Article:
Sara Jackson is an artist based in Thanet and recently graduated with a First Class Hons Degree in Fine Art from the University for the Creative Arts, Canterbury in 2019. Her current practice is concerned with her working environment, capturing surfaces, textures and traces of the space, playing with the audience’s perception and experimenting with the relationships between architecture, flatness and illusion. Sara is a 2019 recipient of the Platform Graduate Award, which will lead to a month-long solo show at Turner Contemporary in Autumn 2019. She also received the Crate Graduate Award, a month long residency at Crate’s Project Space in Margate. Other projects and exhibitions include Intimately Familiar a group exhibition at the Aviary, Cobham Hall Independent School, 2019; FAB LAB, a group exhibition at Folkestone Brewery Tap, 2019; Cornered, a group exhibition at Canterbury Cathedral, 2018; Journeys with the Wasteland, at Turner Contemporary (off site program at Crate and The Clore Learning Studio) 2018; ICR (International Cultural Regeneration) projects (ESADHAR Le Havre and the Margate Calais project at Resort and Ecole d’Art du Calais) and Lumen print workshop at Turner Contemporary, 2019.
Sara Jackson has been placed with Grandad’s Workshop. Grandad’s workshop is run by Frank White. Frank has gained experience and skills from over 40 years of working in varied environments; from engineering & welding and sheet metalwork to carpentry, plumbing and maintenance, and finally teaching Design and Technology at Dane Court Grammar School. His engineer's curiosity and thought processes have made him a problem solver. Grandad’s Workshop specialises in re-purposing and re-imaging uses for materials to create bespoke and unusual pieces of furniture, and to engineer practical tools. A variety of services are provided by the workshop, including a sharpening and maintenance service for tools and short courses for children and families, such as pen-making. Frank is enthusiastic about passing on his skills and knowledge, crafts tailor-made courses upon request, and creates commissioned pieces for customers. Frank’s workshop has extensive facilities, from welding to woodwork. Sara and Frank have begun engineering an embossing machine.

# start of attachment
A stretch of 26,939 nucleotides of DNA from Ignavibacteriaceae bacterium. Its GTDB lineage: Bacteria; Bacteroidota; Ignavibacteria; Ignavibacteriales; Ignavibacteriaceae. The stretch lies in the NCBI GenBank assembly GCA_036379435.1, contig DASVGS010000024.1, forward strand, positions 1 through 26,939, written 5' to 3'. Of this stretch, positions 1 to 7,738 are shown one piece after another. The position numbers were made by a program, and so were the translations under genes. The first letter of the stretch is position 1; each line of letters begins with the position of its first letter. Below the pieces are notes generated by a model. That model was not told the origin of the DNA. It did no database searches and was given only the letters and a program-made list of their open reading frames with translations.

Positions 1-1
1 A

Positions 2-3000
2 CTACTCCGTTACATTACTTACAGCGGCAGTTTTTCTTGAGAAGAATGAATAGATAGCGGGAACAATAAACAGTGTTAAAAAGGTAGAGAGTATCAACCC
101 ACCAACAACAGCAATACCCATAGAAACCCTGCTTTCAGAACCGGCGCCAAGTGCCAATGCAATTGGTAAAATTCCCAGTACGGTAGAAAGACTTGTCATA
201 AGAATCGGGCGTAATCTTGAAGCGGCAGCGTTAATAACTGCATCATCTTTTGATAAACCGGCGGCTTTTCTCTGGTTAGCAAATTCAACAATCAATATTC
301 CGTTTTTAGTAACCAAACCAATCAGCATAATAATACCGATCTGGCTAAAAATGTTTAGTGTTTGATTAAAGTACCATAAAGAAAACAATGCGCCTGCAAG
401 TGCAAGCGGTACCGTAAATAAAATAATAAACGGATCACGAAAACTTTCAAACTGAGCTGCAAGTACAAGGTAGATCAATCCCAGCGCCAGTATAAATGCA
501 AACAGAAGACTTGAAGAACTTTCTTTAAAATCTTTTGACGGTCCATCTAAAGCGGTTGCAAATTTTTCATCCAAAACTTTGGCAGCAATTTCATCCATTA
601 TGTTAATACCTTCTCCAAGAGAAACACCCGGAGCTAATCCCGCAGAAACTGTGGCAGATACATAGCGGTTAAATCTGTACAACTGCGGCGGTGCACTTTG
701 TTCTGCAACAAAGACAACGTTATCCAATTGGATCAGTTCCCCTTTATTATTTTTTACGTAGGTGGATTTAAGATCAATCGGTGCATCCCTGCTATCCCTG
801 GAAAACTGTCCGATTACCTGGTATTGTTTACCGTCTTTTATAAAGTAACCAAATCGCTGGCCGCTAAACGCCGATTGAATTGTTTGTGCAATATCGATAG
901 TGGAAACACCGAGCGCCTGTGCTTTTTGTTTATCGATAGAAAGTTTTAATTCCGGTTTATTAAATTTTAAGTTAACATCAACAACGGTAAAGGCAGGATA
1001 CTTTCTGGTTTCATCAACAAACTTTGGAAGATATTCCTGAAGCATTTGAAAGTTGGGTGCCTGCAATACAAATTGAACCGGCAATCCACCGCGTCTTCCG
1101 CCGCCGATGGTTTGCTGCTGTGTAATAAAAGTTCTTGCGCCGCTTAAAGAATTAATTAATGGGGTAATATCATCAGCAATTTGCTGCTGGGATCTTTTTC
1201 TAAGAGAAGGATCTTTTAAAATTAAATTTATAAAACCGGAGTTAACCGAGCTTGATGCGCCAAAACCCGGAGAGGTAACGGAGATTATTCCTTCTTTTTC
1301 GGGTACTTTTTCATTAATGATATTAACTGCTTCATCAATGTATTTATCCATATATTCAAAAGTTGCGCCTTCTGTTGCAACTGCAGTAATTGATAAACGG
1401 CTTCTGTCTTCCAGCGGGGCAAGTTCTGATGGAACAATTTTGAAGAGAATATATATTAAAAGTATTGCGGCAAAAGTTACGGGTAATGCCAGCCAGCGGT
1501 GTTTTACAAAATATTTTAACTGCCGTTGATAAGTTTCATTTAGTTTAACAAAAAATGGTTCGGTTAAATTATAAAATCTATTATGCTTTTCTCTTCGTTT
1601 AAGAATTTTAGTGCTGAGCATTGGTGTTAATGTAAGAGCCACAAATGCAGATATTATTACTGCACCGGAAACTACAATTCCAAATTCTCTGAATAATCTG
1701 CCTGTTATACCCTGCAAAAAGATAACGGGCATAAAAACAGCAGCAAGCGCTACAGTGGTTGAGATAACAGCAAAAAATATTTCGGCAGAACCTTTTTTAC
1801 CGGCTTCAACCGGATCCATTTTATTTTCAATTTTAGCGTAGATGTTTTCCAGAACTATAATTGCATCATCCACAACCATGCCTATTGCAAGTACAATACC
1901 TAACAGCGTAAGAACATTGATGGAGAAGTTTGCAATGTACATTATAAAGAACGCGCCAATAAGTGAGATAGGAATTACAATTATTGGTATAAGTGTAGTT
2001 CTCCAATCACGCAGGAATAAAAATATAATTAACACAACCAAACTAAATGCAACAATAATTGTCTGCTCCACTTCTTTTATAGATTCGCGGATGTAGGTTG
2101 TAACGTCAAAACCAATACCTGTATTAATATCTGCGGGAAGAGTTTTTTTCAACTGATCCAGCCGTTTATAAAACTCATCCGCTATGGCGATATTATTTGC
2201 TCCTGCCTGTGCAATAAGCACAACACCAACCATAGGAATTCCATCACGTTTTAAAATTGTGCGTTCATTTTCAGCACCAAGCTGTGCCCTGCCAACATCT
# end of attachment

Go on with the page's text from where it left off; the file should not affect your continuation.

William Hughes is a visual artist currently based in Broadstairs. Drawing forms the backbone of his practice. Images are culled from a variety of sources; manuals and books, found photo albums and photographs, online and offline image archives. Reproduced in graphite, the work aims to measure the inertia of the translation process from anonymous image to reproduction on paper against the potential of drawing to be a meditative, developmental platform. Through an investigation into themes of nostalgia and labour, the instantaneity of the spontaneous photograph is both exploited and negated by the drawing process and the associations of the medium. His miniature, delicately realised drawings form a loose narrative in which notions of memory, history and the performative rituals of everyday life are explored.
William Hughes has been placed with The Monkton Stargazers astronomy group, at The Thanet Observatories in the Monkton Nature Reserve. The Monkton Stargazers are scientists and engineers willing to give up their free time to educate the public in scientific matters. Monkton Stargazers hold public viewings at the Thanet observatories on the fourth Friday of the month, (except for May, June and July, as the evenings are too light.) The viewings are attended by amateur astronomers and beginners alike, with families particularly encouraged to join. They also facilitate children’s astronomy sessions for a girls' coding group called The Steamettes. William has been working closely with John Hislop, a leading member of the Monkton Stargazers and a former physics teacher. John has been keenly sharing his knowledge of astronomy with William. William is soon to given an impromptu talk at the observatory where he presented his work to attendees of the public viewing.
The programme is a collaborative exchange. The space is also available for the respective business owners/ tradespeople to use to allow for the possibility of collaborative work. We are interested in collaboration and dialogue as a means of resistance. We want to create a platform for genuine skill-sharing and knowledge exchange, and to promote collaboration across professions in the area. This project is essentially about getting people talking and working together who wouldn’t usually do so, and seeing what happens!